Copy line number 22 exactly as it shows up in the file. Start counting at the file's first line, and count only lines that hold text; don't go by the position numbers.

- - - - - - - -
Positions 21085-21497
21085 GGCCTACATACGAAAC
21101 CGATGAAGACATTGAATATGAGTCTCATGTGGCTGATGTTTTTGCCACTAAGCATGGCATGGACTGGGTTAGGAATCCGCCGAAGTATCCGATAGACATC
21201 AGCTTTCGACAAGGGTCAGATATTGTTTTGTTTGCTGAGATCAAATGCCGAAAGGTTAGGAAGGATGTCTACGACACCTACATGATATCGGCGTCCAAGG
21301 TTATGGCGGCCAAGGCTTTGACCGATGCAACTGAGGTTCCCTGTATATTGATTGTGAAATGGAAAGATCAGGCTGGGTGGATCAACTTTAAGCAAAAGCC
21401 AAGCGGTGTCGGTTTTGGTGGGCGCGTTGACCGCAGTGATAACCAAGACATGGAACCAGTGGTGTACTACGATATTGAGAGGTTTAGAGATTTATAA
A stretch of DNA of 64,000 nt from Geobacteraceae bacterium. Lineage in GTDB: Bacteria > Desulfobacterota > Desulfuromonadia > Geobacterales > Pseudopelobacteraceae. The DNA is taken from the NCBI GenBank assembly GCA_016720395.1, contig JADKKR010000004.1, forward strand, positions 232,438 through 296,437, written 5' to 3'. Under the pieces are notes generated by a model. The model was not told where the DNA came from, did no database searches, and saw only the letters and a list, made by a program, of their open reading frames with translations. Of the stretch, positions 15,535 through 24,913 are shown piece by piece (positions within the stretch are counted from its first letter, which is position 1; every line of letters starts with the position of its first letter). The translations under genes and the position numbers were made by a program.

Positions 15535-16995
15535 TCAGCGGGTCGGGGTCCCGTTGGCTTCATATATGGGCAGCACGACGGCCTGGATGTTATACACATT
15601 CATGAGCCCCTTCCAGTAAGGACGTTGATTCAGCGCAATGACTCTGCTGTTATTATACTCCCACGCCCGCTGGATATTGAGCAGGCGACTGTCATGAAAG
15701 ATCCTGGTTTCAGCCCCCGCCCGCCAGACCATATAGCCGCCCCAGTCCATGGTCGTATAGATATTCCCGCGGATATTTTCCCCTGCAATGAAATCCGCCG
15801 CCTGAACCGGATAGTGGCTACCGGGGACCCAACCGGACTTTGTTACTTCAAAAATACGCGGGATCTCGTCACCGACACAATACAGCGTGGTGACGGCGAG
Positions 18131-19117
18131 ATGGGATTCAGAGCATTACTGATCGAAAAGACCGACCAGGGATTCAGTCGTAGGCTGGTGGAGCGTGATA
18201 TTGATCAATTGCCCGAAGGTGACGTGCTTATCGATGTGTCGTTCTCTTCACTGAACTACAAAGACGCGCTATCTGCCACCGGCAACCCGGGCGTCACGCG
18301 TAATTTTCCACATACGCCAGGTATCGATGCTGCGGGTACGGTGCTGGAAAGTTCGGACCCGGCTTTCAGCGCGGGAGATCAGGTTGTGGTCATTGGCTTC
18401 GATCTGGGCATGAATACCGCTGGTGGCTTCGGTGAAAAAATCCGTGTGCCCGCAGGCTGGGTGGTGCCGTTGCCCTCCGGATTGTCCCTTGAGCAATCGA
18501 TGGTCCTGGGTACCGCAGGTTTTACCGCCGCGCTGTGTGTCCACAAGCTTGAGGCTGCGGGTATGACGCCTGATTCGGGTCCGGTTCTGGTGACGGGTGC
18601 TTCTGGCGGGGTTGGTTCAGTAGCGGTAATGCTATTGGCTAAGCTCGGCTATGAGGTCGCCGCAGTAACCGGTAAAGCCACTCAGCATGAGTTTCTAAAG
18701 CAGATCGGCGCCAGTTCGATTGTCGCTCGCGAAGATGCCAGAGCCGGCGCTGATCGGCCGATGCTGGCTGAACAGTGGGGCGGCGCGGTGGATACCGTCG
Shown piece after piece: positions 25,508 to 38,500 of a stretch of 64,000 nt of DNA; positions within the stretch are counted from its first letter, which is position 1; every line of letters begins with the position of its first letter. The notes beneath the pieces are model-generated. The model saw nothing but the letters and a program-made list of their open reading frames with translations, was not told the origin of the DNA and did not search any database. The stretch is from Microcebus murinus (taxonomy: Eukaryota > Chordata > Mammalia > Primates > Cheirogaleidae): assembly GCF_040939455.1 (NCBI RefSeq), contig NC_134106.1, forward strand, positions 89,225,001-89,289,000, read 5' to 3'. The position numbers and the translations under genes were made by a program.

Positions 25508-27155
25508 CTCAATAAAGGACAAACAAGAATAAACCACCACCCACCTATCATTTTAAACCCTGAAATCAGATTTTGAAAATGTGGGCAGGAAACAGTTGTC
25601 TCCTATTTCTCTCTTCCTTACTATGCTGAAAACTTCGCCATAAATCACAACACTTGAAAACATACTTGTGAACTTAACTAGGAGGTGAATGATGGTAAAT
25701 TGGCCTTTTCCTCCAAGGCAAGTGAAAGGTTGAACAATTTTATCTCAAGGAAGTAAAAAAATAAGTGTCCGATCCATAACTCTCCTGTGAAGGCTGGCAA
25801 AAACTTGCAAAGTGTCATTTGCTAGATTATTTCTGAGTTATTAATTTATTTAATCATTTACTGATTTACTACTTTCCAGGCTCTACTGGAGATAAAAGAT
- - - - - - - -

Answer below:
Positions 25508-27155